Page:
Now that people are more accustomed to contactless payment as part of their everyday routine, it’s unlikely they’ll want to go back. The convenience of digital and mobile solutions for payment will continue to play an important role in reaching new customers. For parking and mobility operators, the added familiarity with mobile payments could ease the transition when implementing new smart parking technologies.
Online Experiences Will Enhance In-Person Activities
One net positive of the pandemic was that it spurred on unheard of digital acceleration. Parking operators, universities, and businesses that might have run into roadblocks before, suddenly had a green light to implement new technology. Not only that, but consumers enthusiastically embraced these new online experiences as a new way to connect with businesses and brands. After more vaccines are distributed and people are comfortable enough to shop in person again, these experiences are here to stay.
For those in the mobility sector, consumer behavior in the pandemic highlighted how interconnected businesses are with the spaces they occupy. When people shopped in person during the pandemic, they usually parked with a contactless option, then explored their surroundings digitally from their phone or interacted with a store online before stepping inside. By further building on the best, most convenient aspects of these features, businesses have a big opportunity to enhance the in-person customer experience.
The New Normal Will Be An “Optimized” Normal
Many advances in remote work, contactless payment, and other digital solutions started as an emergency response. Jump ahead one year and those technologies have taken hold and improved by leaps and bounds. While progress was bumpy at times, the pandemic gave businesses a unique chance to take stock of their technology, business models, and consumer needs.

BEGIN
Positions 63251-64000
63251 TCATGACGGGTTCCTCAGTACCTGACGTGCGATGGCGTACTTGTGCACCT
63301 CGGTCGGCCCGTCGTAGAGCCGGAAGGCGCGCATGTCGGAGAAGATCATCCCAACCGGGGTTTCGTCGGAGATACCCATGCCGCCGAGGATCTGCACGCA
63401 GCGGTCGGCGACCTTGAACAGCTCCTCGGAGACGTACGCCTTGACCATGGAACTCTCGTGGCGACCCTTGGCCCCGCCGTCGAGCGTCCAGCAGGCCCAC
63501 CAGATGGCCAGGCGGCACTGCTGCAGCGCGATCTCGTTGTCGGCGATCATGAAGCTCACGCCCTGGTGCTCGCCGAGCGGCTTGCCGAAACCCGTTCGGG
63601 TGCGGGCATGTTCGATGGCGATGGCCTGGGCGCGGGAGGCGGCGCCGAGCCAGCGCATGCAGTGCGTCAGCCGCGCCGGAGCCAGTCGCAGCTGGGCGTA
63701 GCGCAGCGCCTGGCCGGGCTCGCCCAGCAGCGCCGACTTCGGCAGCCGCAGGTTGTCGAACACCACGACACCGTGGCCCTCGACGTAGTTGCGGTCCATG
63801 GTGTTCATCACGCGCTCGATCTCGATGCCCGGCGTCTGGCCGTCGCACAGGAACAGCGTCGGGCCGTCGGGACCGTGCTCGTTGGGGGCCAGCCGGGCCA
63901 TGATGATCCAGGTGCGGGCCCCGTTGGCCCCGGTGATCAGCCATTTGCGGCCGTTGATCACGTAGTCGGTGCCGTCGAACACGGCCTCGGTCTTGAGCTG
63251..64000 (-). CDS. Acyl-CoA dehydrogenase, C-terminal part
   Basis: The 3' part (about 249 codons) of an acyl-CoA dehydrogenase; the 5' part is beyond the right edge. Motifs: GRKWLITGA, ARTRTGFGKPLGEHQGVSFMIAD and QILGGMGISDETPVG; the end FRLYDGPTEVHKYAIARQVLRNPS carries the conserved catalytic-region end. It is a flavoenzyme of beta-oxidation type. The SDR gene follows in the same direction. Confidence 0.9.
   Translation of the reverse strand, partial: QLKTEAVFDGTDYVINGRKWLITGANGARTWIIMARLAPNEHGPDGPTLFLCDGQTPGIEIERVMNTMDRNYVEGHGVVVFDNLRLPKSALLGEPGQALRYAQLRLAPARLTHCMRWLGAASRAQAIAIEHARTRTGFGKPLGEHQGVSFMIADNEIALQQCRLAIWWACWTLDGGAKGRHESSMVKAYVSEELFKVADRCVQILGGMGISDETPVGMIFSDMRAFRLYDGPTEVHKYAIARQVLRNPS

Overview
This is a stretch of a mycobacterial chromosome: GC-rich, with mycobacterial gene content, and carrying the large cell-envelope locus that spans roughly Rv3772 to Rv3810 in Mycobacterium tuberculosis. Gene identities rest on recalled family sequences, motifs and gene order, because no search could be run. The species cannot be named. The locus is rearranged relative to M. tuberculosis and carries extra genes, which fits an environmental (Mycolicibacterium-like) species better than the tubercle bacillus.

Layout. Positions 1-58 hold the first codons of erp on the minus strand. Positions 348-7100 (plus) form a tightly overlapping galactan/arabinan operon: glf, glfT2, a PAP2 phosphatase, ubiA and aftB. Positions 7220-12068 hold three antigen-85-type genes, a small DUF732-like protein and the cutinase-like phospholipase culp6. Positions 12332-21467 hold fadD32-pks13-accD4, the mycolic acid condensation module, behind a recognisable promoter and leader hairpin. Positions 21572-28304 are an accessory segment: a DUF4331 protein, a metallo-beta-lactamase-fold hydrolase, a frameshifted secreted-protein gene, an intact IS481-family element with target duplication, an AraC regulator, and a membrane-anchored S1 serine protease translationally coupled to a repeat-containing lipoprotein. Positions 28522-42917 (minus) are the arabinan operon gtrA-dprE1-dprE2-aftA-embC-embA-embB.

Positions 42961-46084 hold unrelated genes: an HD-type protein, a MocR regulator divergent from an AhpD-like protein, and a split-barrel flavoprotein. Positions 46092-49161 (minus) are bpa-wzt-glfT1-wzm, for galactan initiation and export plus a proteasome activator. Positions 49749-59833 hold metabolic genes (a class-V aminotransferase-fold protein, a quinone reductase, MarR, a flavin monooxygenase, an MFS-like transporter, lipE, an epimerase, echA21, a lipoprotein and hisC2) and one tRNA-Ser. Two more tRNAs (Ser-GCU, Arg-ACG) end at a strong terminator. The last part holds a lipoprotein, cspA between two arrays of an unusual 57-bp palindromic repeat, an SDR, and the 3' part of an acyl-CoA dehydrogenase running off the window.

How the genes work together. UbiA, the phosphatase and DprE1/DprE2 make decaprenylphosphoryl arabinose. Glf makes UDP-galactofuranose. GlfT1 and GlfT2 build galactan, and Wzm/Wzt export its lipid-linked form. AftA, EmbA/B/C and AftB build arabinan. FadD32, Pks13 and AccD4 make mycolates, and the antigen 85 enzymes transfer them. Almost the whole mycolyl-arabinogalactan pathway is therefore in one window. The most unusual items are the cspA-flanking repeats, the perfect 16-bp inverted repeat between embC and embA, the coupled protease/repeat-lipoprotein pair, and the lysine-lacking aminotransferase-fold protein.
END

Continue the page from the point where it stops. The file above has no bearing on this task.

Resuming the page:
It’s hard to imagine a future where this trend doesn’t continue. Brian referred to this possibility as the “optimized normal”, a unique chance to embrace the best parts of the technology that spun up in the last year.
No Matter What the Future Holds – Flexibility Will Be Key
It’s impossible to deny that the impacts on many businesses won’t disappear with the pandemic. The transportation and mobility space of tomorrow won’t be the same as it was in 2019. There are a lot of unknowns about the post-pandemic consumer, the state of work, traffic, transportation, and mobility – but there’s also a lot to be excited about. COVID gave us a new angle to learn about what consumers really want and need.
As an example: before 2020, scooters and urban congestion were among the most pressing topics in the world of mobility. Fast forward to now and they are a minor blip. However, Alex rightly noted the consumer demands that shaped those pre-COVID trends haven’t gone away. There are still many opportunities to innovate using new technology and other pandemic lessons.
While we don’t know exactly what shape mobility will take post-pandemic, the only way to stay productive today is to embrace the uncertainty of tomorrow. However, one thing was clear – there’s a good reason to feel optimistic. Watch the full recording of this webinar, here.